Caleb Harris: The 99 and the 1 percent

aMany people will argue that the 99% movement is simply a myth. But did you know that 1 percent of Americans make 20 percent of the country’s income, and that the wealthiest 160,000 families have as much as the poorest 145 million families?

It’s one of the reasons that the economy in America cannot progress. The 99 percent always has to worry about money and how they’re going to survive. And just because there is some mobility in America’s class structure, it doesn’t mean that everyone has the same chance at achieving a high income.

“We are the 99%” movement started from the devastation experienced by so many people during the Great Recession that erupted in December of 2007. People who are a part of the 99 percent are college students, single mothers, and the poor. These are the people who struggle financially.

bThe corporate 1 percent dominates lobbying for federal and state policies. In 1970, there were five registered lobbyists for every one of the 535 members of Congress. Today, there are 22 lobbyists for every member.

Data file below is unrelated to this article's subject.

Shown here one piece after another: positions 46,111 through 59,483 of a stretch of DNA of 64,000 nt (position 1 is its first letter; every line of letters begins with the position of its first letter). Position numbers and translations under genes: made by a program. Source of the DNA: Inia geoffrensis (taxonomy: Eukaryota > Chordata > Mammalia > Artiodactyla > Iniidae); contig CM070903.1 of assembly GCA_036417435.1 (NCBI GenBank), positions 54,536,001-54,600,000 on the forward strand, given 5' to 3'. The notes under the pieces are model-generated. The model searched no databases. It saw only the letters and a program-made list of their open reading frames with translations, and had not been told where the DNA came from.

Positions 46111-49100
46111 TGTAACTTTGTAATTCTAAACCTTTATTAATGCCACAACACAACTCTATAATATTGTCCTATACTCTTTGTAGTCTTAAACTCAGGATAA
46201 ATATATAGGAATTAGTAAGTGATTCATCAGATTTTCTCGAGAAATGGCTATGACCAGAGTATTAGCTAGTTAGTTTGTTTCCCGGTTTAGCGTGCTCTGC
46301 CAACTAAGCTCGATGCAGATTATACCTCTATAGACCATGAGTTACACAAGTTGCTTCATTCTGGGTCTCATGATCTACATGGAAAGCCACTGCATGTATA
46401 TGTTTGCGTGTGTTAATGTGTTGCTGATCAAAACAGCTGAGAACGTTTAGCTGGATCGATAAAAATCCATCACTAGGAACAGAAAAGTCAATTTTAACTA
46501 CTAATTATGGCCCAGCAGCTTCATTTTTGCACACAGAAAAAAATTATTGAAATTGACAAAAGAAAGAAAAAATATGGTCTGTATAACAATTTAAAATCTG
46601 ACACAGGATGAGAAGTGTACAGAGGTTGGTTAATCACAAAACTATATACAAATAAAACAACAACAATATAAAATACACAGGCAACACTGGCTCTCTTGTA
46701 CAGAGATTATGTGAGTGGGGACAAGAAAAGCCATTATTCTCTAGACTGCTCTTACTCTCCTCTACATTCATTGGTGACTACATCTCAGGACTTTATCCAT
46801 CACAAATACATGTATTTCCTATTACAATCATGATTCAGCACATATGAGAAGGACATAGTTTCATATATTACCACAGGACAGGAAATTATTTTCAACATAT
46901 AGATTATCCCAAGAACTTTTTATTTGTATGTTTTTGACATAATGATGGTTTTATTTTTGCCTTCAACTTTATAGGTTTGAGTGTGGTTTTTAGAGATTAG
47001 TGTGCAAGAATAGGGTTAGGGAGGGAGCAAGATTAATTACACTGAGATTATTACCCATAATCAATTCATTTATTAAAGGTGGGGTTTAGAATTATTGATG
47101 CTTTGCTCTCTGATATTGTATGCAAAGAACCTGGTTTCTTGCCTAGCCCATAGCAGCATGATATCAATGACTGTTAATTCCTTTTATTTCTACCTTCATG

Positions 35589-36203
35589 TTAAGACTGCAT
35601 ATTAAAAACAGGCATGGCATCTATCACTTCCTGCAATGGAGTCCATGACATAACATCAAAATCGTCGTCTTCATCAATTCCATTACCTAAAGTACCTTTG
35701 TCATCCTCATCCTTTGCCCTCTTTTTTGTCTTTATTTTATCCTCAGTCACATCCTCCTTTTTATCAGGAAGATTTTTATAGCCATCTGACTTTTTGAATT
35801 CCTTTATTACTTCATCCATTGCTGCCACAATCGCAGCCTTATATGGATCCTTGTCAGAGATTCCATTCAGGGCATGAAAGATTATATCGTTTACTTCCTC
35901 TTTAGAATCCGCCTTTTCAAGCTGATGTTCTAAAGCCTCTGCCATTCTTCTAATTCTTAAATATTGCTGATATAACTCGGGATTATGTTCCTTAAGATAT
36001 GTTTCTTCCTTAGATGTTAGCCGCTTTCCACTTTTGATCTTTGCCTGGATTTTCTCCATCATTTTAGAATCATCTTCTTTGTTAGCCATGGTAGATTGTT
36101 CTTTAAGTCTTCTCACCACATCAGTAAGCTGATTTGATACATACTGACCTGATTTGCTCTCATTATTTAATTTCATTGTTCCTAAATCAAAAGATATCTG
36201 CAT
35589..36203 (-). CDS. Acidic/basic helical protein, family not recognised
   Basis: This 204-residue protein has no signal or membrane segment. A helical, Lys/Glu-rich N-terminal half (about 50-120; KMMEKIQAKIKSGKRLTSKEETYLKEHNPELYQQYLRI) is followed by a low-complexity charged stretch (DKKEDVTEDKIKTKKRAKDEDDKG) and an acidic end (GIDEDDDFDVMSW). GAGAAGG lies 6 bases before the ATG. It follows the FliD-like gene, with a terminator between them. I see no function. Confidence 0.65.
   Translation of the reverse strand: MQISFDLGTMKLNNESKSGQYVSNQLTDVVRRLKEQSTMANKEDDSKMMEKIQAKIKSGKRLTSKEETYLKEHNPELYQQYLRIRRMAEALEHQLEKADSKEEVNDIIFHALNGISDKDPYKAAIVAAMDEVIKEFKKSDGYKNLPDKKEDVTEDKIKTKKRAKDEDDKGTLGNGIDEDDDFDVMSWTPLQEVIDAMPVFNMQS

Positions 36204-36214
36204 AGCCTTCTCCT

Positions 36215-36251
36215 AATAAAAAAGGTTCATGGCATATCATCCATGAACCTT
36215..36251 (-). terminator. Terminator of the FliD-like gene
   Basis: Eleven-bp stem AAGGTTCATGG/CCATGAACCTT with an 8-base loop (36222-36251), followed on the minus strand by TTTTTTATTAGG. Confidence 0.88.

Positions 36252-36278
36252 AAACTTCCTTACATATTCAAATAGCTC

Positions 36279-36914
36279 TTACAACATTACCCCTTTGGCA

Between the years of 2001 and 2010, the United States borrowed over $1 trillion to give wealthy taxpayers with incomes over $250,000 substantial tax breaks, including the 2001 Bush era tax cuts. This is while the 99 percent have seen their national share of income decline from 91 percent in 1976 to 79 percent in 2010.

The one percent of the world’s population will have more wealth than the 99 percent this year, according to charity group Oxfam. Also, according to “Wealth: Having It All and Wanting More,” the share of wealth owned by the one percent has increased from 44 percent in 2009 to 48 percent in 2014.

In fact, the top 0.01 percent owns more of the national wealth now than at any time since 1928, just before the Great Depression. The 1 percent owns a third of U.S. net worth. So is it true? Is there a 99 percent movement and 1% movement going on today?

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